Friday, June 5, 2020


A beret-clad young woman stands with purpose as she stares into the camera. Her hands hold a poster with a strong call-to-action. Behind her, an altar is being taken down and people are lingering following a rally.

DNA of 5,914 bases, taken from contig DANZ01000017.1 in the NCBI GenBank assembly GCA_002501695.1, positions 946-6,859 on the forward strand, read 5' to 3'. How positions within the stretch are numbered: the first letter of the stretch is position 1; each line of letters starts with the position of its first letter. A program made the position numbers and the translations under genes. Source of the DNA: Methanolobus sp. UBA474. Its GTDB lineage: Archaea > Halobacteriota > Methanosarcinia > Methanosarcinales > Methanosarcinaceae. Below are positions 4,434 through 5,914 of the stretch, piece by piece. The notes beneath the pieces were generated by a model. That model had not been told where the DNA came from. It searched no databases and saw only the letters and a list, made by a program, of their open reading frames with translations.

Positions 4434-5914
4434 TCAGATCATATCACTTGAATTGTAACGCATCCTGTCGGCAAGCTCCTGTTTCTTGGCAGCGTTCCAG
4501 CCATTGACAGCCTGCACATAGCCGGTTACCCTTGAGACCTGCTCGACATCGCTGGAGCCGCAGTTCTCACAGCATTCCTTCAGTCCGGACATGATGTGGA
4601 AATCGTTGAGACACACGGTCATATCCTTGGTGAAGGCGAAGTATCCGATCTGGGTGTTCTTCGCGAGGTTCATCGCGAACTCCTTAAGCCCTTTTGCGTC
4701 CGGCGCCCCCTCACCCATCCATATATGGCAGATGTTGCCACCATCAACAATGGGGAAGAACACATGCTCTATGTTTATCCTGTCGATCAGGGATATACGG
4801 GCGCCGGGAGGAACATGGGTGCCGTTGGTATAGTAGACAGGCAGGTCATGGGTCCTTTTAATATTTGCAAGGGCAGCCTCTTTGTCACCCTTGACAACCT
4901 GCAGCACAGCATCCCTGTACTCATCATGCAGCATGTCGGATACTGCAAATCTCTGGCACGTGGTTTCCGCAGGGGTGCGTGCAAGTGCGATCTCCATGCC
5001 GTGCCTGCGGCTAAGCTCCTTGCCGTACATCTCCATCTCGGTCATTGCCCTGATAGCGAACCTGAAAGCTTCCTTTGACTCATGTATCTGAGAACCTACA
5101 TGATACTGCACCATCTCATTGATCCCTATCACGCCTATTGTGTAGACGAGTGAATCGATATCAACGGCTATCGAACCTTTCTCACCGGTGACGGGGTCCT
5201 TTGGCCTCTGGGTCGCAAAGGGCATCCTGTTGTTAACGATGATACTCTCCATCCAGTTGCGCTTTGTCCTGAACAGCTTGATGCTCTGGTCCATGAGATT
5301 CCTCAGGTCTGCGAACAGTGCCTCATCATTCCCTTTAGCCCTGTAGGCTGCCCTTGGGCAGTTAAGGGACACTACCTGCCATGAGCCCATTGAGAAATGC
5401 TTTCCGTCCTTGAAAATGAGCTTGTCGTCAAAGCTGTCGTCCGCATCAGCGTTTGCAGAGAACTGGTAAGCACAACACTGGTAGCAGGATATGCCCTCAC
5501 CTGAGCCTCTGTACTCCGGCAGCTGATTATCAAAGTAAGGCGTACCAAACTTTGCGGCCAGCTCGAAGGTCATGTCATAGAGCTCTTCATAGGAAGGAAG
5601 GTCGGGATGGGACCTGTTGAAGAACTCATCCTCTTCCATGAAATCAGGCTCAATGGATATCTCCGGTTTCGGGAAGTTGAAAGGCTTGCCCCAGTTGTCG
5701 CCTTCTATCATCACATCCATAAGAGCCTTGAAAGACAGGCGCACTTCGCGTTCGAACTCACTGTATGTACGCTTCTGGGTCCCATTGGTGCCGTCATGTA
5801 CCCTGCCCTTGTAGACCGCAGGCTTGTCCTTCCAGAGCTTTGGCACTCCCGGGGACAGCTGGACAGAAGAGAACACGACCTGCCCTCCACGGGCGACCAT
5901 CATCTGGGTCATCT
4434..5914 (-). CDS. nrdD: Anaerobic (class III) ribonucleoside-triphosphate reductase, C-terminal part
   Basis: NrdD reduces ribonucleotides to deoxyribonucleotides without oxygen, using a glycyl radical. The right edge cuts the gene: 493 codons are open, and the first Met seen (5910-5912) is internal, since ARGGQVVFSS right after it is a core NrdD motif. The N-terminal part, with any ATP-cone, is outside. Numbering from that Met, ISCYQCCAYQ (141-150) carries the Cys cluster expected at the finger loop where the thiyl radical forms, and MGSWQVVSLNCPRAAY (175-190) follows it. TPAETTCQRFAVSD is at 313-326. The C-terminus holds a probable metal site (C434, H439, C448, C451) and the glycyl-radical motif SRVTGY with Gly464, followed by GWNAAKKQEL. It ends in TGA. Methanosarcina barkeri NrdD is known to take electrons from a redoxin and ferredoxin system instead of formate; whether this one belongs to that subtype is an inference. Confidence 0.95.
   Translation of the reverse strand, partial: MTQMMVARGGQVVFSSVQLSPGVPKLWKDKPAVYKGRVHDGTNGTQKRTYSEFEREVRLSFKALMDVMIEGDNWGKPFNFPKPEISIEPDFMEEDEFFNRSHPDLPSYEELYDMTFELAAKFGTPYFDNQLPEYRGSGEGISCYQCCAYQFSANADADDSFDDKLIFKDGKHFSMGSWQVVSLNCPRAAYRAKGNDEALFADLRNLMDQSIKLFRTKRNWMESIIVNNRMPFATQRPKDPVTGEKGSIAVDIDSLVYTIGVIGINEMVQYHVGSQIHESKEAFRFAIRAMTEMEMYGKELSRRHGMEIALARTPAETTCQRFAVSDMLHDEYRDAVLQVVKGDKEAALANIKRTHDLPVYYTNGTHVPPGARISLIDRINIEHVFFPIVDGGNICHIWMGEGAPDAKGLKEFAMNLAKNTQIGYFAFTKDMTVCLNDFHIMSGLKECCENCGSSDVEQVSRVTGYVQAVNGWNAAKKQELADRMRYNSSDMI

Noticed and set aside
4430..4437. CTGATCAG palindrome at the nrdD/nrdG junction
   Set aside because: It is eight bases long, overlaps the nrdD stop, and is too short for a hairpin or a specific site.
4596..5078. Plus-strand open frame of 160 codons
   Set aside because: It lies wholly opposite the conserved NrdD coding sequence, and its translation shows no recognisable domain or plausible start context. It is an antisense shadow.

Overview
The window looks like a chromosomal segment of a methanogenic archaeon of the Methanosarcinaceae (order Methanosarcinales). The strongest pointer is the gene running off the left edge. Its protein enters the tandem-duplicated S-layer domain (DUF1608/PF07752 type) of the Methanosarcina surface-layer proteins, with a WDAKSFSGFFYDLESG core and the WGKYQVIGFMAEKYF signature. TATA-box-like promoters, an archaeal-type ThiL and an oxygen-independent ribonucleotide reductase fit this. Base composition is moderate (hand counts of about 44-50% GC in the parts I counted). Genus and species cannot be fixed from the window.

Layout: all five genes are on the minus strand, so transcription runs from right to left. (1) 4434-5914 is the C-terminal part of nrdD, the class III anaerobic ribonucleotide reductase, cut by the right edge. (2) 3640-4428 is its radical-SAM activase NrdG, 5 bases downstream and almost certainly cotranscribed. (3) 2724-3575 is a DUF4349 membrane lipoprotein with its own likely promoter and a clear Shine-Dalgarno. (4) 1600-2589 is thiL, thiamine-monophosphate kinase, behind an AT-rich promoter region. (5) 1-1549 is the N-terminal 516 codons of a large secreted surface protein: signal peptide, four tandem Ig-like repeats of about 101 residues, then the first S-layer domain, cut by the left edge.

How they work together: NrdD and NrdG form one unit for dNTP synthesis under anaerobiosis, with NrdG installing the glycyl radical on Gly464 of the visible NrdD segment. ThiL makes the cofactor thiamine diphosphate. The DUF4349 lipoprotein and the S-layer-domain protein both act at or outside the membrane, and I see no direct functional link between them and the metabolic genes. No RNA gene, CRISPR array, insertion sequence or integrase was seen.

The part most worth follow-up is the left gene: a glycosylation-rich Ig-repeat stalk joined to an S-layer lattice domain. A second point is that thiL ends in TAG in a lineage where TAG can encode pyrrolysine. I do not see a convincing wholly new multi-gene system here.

Except for the hashtag on her sign, the black-and-white image, taken by photographer Rafael Cardenas, could have been taken nearly 50 years ago at the Chicano Moratorium march against the Vietnam War. The tag on her poster is linked to social media activism, a public refusal to witness more deaths caused by police brutality, but the phrase has also been used nationwide to denounce deportations. In actuality, the photo was shot in Los Angeles after a vigil for Trayvon Martin. The ceremony, which saw hundreds of youth gathering in solidarity, was replicated across the United States. In 2017, Los Angeles youth are still walking out, only now they’re protesting the xenophobia and misogyny that surged during the 2016 presidential election. Then and now, for youth, there are so many reasons to say “no.”

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